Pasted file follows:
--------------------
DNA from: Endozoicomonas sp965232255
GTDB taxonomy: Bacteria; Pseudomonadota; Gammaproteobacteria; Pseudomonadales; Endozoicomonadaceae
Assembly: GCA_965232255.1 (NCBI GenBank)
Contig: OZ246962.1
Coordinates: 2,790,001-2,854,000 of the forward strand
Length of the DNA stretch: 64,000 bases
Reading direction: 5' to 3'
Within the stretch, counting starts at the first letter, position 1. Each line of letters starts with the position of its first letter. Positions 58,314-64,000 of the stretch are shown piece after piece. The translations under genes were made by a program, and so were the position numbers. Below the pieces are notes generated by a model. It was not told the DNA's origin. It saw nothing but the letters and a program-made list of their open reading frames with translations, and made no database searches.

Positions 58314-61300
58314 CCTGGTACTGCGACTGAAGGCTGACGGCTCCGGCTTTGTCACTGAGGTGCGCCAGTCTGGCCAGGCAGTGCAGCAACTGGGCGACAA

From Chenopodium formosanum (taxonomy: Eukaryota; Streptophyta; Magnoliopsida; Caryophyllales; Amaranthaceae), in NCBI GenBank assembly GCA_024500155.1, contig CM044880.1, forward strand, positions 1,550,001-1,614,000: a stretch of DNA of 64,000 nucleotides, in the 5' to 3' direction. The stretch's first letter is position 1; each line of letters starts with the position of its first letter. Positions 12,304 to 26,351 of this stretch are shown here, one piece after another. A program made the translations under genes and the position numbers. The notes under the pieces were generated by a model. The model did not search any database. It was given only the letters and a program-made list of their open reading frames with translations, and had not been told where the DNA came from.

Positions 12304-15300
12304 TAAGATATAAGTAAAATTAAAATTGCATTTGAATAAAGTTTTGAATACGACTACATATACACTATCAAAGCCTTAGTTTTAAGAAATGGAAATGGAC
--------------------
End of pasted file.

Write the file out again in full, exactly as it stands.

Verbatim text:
DNA from: Endozoicomonas sp965232255
GTDB taxonomy: Bacteria; Pseudomonadota; Gammaproteobacteria; Pseudomonadales; Endozoicomonadaceae
Assembly: GCA_965232255.1 (NCBI GenBank)
Contig: OZ246962.1
Coordinates: 2,790,001-2,854,000 of the forward strand
Length of the DNA stretch: 64,000 bases
Reading direction: 5' to 3'
Within the stretch, counting starts at the first letter, position 1. Each line of letters starts with the position of its first letter. Positions 58,314-64,000 of the stretch are shown piece after piece. The translations under genes were made by a program, and so were the position numbers. Below the pieces are notes generated by a model. It was not told the DNA's origin. It saw nothing but the letters and a program-made list of their open reading frames with translations, and made no database searches.

Positions 58314-61300
58314 CCTGGTACTGCGACTGAAGGCTGACGGCTCCGGCTTTGTCACTGAGGTGCGCCAGTCTGGCCAGGCAGTGCAGCAACTGGGCGACAA

From Chenopodium formosanum (taxonomy: Eukaryota; Streptophyta; Magnoliopsida; Caryophyllales; Amaranthaceae), in NCBI GenBank assembly GCA_024500155.1, contig CM044880.1, forward strand, positions 1,550,001-1,614,000: a stretch of DNA of 64,000 nucleotides, in the 5' to 3' direction. The stretch's first letter is position 1; each line of letters starts with the position of its first letter. Positions 12,304 to 26,351 of this stretch are shown here, one piece after another. A program made the translations under genes and the position numbers. The notes under the pieces were generated by a model. The model did not search any database. It was given only the letters and a program-made list of their open reading frames with translations, and had not been told where the DNA came from.

Positions 12304-15300
12304 TAAGATATAAGTAAAATTAAAATTGCATTTGAATAAAGTTTTGAATACGACTACATATACACTATCAAAGCCTTAGTTTTAAGAAATGGAAATGGAC